Australia's next prime minister will be chosen by a majority vote of Liberal MPs and senators at a party room meeting currently underway
- Turnbull dumped by Liberals in party room meeting
- Original challenger Peter Dutton will face competition from Scott Morrison and Julie Bishop
- Solicitor-general says Dutton likely clear of constitutional problems, but cannot say for sure
Australia will have a new prime minister within hours, with Peter Dutton, Julie Bishop and Scott Morrison competing for the support of their Liberal colleagues in an ongoing party room meeting.
SBS News understands Malcolm Turnbull lost a leadership spill 45 votes to 40, triggering a leadership ballot. The prime minister is expected to now resign from parliament and trigger a by-election in his Sydney seat of Wentworth.
Foreign minister Julie Bishop has been knocked out in the first three-way vote, sources told SBS News, clearing the way for a one-on-one contest between Peter Dutton and Scott Morrison.
Former Home Affairs minister Peter Dutton was the first to declare his candidacy, demanding a second ballot after losing to Mr Turnbull by seven votes on Tuesday.
The third choice is treasurer Scott Morrison, seen by some in the Coalition as a compromise between Ms Bishop's moderate views and Mr Dutton's conservatism.
Mr Turnbull has pledged to quit the parliament altogether if the spill motion succeeds today, potentially triggering a by-election in his Sydney seat and threatening the government's slim one-seat majority in the House of Representatives.
Legal advice bolsters Dutton's case, with caveats
The government's top lawyer, Solicitor-General Steven Donaghue, has declared Liberal leadership challenger Peter Dutton is likely eligible to sit in the parliament, bolstering the former Home Affairs minister's legal argument ahead of a highly anticipated leadership challenge.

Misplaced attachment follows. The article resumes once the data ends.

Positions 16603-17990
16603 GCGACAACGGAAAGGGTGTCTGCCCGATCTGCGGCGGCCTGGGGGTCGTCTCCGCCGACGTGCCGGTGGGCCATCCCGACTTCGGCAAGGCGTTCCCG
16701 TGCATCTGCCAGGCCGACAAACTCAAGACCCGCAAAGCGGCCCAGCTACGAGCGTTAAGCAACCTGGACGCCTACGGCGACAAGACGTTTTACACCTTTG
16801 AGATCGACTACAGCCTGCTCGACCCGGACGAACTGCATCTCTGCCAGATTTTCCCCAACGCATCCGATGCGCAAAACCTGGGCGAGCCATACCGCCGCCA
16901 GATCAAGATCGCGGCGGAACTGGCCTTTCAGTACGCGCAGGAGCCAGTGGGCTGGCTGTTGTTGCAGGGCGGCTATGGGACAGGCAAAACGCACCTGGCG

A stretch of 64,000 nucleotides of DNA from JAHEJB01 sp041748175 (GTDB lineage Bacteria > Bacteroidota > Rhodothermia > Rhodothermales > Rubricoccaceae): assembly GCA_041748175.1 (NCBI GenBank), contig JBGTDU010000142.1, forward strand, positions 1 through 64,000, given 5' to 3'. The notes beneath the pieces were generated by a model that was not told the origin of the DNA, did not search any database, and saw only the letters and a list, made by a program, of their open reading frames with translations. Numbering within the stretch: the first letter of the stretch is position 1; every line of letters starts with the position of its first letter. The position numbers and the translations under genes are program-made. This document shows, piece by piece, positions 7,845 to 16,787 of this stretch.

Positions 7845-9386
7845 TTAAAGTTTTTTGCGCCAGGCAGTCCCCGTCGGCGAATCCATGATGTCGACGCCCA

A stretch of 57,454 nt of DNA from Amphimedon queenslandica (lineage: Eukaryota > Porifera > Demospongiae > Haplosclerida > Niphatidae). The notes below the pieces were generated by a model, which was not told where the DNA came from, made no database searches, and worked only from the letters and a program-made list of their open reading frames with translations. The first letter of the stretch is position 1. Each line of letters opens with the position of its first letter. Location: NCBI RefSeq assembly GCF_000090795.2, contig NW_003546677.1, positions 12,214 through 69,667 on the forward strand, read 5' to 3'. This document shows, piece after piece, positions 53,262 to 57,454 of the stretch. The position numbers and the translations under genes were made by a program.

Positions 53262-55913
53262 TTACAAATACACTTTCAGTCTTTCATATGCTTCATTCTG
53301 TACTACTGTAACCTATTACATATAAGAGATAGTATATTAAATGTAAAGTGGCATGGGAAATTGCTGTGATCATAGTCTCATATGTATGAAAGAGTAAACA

The legal advice was provided to the government on Friday morning and forwarded to Mr Dutton.
"In my opinion the better view is that Mr Dutton is not incapable of sitting as a member of the House of Representatives by reasons of s44(v) of the Constitution," Mr Donaghue wrote.
But there were some caveats. The solicitor-general said it was "impossible to state the position with certainty" without more detailed facts about Mr Dutton's financial stake in two childcare centres.
Mr Dutton's case was unlike previous tests of Section 44, he said, and the seven justices of the High Court were clearly divided over the section's interpretation.
"There is a possibility, consistently with the approach that the High Court recently took in the context of s 44(i) of the Constitution [dual citizenship], that the Court might endeavour to create a clearer line in the interests of certainty, which might involve a broader reading," Mr Donaghue wrote.
Defiant Turnbull says right-wing staged 'insurgency'
In an extraordinary press conference on Thursday, the prime minister criticised rebel MPs within his party for staging an “internal insurgency”.
"I have never given in to bullies, but you can imagine the pressure it's put people under," he told reporters.
“They’re hard to stop,” he said.
“What we have witnessed at the moment is a very deliberate effort to pull the Liberal Party further to the right.”
Government in chaos as ministers resign
The crisis was amplified when key ministers Mathias Cormann, Michaelia Cash and Mitch Fifield deserted Mr Turnbull in a move that all but spelled the end of his prime ministership.
It came on Thursday as the Turnbull government successfully adjourned Parliament, cancelling Question Time in an extremely rare step that led to Labor accusations that the Coalition had lost the ability to govern.
Senator Cormann said it was with "great sadness and a heavy heart" that the three ministers advised the prime minister that he no longer had the support of the majority of the party room and offered to resign.
The three ministers repeated their concerns on Thursday morning after learning that five Cabinet ministers, who supported Mr Turnbull in Tuesday's ballot, had switched their allegiance.
"We advised the prime minister of our judgement, that he no longer enjoyed majority support in the party room, and that we believe we needed to - that he needed to facilitate an orderly transition, and that we should a party room meeting," Senator Cormann told reporters.
The influential finance minister said he now believed Mr Dutton was the best person to lead the party to the next election.
The three former allies of the Prime Minister join a growing list of ministers that have offered their resignation from the frontbench.